Adaptive leadership is concerned with tackling challenges that, unlike technical problems which require known solutions or routine problem-solving practices to resolve, necessitate that the people involved change their ways.
That’s right: nothing changes if people (YOU) don’t change first! This requires a good understanding of the human dimensions of change.
“Solutions to adaptive challenges reside not in the executive suite but in the collective intelligence of employees at all levels.”
The kind of leadership that mobilises people to make adaptive changes requires leadership that is able to ‘turn up the heat’ in the team or system (organisation or community). This entails igniting and sustaining the unusual levels of energy that people need to be ‘pumped up’ and deeply engaged in what it takes to change the current state of affairs.
Such unusual levels of energy can only be achieved by turning up the heat to generate the pressure and ‘disturbance’ required for people to think creatively. The real challenge, however, is to do this without blowing the pressure cooker. That is, enabling people to operate in a balanced and ‘productive zone’ of disturbance or discomfort – listen to this speech from Harvard’s Ronald Heifetz himself.
In other words, as a leader you need to:
“Keep your hand on the thermostat. If the heat’s too low, people won’t make difficult decisions. If it’s too high, they might panic.”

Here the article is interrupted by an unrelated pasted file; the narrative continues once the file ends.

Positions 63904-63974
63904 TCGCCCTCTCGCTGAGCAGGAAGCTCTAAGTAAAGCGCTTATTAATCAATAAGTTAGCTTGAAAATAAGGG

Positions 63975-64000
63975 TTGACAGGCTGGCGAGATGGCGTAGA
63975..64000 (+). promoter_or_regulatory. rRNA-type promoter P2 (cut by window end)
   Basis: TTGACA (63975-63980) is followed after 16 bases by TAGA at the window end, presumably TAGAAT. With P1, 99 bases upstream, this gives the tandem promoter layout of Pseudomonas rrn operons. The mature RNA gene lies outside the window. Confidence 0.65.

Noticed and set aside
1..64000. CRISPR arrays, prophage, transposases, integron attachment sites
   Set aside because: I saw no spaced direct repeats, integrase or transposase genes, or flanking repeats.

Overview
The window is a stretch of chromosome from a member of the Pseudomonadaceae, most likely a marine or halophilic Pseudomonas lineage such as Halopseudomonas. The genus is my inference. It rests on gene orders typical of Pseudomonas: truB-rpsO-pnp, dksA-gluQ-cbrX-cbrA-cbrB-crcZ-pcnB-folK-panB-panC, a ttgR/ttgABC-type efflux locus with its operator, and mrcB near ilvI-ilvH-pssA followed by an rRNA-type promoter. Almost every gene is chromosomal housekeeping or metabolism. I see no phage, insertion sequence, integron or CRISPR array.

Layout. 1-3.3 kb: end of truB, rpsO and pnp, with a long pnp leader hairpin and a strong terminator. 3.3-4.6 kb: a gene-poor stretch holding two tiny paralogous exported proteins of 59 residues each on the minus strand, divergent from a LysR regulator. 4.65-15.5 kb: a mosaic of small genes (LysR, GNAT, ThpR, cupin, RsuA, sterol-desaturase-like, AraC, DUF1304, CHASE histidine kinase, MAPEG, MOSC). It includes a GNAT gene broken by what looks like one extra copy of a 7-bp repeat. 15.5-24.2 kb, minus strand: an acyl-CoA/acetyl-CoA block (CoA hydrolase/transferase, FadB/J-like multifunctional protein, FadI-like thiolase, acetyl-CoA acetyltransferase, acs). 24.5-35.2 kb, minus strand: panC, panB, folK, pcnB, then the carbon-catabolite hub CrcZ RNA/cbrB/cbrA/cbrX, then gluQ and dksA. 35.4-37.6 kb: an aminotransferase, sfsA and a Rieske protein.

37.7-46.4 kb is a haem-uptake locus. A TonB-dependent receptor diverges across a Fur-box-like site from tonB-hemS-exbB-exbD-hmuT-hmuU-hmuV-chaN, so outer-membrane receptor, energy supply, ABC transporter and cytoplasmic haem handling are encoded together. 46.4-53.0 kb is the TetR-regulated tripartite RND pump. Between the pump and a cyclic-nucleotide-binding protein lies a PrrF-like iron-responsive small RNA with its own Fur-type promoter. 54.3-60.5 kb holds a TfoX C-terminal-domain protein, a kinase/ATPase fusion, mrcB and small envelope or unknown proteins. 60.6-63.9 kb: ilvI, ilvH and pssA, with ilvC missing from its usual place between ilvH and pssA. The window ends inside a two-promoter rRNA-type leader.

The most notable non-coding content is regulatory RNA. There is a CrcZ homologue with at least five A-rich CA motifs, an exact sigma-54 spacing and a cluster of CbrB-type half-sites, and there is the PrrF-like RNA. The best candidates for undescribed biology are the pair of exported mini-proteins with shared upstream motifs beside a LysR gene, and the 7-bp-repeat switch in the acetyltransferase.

(Heifetz, Grashow, & Linsky, 2009)
Real life examples
Examples of the above include the way great leaders such as Gandhi, Mandela, Martin Luther King and Jesus of Nazareth mobilised people. The last two are also examples of what happens when ‘turning up the heat’ too high – that’s why they got rid of them.
In the organisational/business world, this type of mobilisation translates into perusing possibility-finding and usually ends up into what’s called ‘positively deviant’ or extraordinary performance/success. The Rocky Flats Plant story, told by Cameron and Lavine (2006), is a good example.
A detailed summary of the above, including a 7 step process on how to design effective interventions to mobilise people to take on adaptive challenges, courtesy of Lifelong Faith (2011), can be downloaded here.
Happy heat regulation!
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Warning and disclaimer:
Doing the above is a tricky and risky business – seriously!
Remember the ‘knowing-doing gap’, which means people may learn a lot by reading instructions but effectively applying this knowledge to achieve results in another ball game altogether!
Contact me if you need assistance.
Sebastian Salicru (Business Psychologist) | Leadership Development Expert, Executive Coach, Facilitator, Researcher and Author | email@example.com | www.pts.net.au